“We’ve got some huge vision in what we are trying to accomplish here and we are willing to step up and move beyond these very token exercises, but it is going to take time,” Thomas said. “This is not going to be done easily. It means time, energy and effort to have these kinds of critical conversations.”
Also during the session, Edward Thomas shared research into historic events surrounding the expulsion of Black students from Queen’s University’s medical school, while Jirousek, a member of the Kainai First Nation in southern Alberta, recounted his experience as an undergraduate working to convince McGill to rename its sports teams from the “Redmen,” an effort that proved successful.
“It was jarring every time you had to put that name and logo on your shoulders to represent the university, which is why I decided to launch the campaign,” said Jirousek. “It hurt so deeply to know that the name Redmen was so exclusionary that Indigenous students would rather just avoid going to sports games or McGill athletic facilities.”
Ellis, who served as co-chair of the Standing Strong Task Force that recommended renaming the former Ryerson University, shared her experience on the task force and details about the Next Chapter action plan for the future of the school, today known as Toronto Metropolitan University.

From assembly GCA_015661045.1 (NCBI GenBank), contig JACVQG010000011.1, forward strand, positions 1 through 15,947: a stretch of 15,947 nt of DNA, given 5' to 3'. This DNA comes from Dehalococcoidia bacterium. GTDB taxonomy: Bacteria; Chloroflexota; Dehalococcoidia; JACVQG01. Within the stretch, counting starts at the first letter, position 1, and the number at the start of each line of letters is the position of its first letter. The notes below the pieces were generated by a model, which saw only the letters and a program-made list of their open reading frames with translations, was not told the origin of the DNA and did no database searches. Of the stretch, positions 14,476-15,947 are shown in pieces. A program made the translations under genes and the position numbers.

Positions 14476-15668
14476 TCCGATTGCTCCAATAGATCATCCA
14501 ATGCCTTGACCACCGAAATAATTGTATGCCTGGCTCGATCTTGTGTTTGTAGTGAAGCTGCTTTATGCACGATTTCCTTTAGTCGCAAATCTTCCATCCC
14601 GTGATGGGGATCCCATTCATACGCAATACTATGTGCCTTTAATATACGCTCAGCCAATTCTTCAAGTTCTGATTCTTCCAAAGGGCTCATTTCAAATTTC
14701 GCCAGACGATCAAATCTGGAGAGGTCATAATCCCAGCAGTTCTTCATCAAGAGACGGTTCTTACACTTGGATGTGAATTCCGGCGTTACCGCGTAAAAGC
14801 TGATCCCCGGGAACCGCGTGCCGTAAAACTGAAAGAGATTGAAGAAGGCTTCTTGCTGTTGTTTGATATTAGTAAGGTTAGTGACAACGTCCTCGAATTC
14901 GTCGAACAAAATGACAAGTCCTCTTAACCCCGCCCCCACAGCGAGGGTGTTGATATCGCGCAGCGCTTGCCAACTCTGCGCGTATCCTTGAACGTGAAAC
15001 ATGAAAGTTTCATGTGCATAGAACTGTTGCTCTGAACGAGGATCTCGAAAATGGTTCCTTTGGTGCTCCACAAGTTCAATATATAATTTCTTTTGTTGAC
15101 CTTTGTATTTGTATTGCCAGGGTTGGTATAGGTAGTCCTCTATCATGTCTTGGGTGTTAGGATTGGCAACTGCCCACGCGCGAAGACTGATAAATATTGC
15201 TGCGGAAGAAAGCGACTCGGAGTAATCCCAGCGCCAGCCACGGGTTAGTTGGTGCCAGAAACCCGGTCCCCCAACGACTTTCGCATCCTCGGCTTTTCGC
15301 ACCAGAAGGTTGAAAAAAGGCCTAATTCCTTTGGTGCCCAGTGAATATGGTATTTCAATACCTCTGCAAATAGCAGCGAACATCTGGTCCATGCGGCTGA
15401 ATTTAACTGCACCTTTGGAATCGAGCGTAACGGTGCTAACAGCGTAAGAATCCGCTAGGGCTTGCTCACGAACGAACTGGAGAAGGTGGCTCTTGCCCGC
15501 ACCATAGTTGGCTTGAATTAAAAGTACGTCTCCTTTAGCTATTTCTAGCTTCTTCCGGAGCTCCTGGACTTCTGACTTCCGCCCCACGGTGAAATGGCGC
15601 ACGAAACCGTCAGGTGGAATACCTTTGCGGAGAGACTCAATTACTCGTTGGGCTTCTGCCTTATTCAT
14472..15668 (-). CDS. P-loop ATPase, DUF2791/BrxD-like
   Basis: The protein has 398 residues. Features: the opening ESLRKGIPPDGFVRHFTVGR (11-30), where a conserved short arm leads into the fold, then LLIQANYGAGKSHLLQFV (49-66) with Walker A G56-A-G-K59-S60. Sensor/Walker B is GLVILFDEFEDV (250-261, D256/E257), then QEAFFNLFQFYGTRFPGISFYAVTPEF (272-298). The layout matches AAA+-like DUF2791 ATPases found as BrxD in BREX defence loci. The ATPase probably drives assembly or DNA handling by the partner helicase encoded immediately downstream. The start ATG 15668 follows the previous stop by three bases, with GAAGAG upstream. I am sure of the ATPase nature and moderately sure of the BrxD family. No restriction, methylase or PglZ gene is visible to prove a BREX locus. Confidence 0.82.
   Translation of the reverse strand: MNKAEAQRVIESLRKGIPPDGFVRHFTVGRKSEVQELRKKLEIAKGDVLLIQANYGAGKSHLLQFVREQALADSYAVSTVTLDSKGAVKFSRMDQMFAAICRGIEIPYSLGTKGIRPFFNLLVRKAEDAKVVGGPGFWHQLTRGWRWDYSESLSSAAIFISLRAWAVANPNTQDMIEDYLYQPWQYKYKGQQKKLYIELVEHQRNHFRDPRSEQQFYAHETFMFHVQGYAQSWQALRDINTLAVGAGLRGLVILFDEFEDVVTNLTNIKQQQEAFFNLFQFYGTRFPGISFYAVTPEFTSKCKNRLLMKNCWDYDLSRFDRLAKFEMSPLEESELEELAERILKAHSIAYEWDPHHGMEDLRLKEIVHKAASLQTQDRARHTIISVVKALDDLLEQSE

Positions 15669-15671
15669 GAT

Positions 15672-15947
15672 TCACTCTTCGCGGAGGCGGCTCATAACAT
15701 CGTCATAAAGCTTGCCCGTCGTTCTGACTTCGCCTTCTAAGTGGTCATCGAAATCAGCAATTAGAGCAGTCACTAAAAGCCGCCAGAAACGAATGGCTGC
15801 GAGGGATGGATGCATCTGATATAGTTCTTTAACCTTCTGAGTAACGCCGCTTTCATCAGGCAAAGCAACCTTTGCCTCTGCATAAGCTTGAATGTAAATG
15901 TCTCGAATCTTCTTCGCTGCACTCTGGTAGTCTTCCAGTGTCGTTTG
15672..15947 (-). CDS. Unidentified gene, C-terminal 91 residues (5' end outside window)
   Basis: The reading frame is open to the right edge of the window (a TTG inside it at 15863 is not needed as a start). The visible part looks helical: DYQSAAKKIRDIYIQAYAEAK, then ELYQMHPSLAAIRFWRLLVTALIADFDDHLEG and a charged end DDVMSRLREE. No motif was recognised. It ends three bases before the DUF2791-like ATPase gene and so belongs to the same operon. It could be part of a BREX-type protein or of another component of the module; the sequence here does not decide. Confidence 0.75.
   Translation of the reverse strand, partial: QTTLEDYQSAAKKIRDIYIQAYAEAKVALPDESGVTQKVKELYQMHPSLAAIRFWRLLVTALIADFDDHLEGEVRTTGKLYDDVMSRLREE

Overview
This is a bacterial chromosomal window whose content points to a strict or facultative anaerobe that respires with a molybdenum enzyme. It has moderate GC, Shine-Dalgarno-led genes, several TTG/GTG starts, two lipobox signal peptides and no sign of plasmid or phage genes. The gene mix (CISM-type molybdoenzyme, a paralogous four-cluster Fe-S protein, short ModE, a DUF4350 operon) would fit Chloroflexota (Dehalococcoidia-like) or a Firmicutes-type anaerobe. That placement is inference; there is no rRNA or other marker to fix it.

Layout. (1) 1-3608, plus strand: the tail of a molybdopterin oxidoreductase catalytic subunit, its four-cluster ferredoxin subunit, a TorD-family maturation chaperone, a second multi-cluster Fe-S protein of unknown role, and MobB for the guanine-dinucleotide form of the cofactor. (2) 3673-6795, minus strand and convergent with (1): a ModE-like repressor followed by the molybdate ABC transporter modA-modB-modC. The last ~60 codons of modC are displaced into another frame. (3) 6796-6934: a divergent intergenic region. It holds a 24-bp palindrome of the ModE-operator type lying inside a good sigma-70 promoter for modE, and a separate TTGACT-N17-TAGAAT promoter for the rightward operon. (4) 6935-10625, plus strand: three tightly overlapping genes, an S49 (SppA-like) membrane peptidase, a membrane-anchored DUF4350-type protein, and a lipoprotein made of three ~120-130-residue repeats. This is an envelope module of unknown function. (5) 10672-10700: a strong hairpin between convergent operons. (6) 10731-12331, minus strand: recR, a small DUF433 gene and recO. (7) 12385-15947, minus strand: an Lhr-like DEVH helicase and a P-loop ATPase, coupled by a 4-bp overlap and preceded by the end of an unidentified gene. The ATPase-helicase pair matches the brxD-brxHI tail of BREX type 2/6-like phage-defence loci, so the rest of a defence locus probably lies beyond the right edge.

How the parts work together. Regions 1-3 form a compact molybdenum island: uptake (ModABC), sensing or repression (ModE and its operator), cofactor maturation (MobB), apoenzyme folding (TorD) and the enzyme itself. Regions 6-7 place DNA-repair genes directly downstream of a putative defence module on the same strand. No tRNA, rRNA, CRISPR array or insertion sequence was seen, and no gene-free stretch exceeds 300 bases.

The Laurier Legacy Project is a multi-faceted public history initiative exploring the times and legacy of Sir Wilfrid Laurier and the history of the institution named after him The university’s namesake and former Canadian prime minister was a political leader acknowledged as a nation-builder whose policy decisions related to immigration and relations with Indigenous peoples resulted in a complex legacy. The Laurier Legacy Project includes a scholarly examination of Laurier’s life and times that aims to create a better understanding of his legacy, and the ways that the past continues to influence the present day, through public education.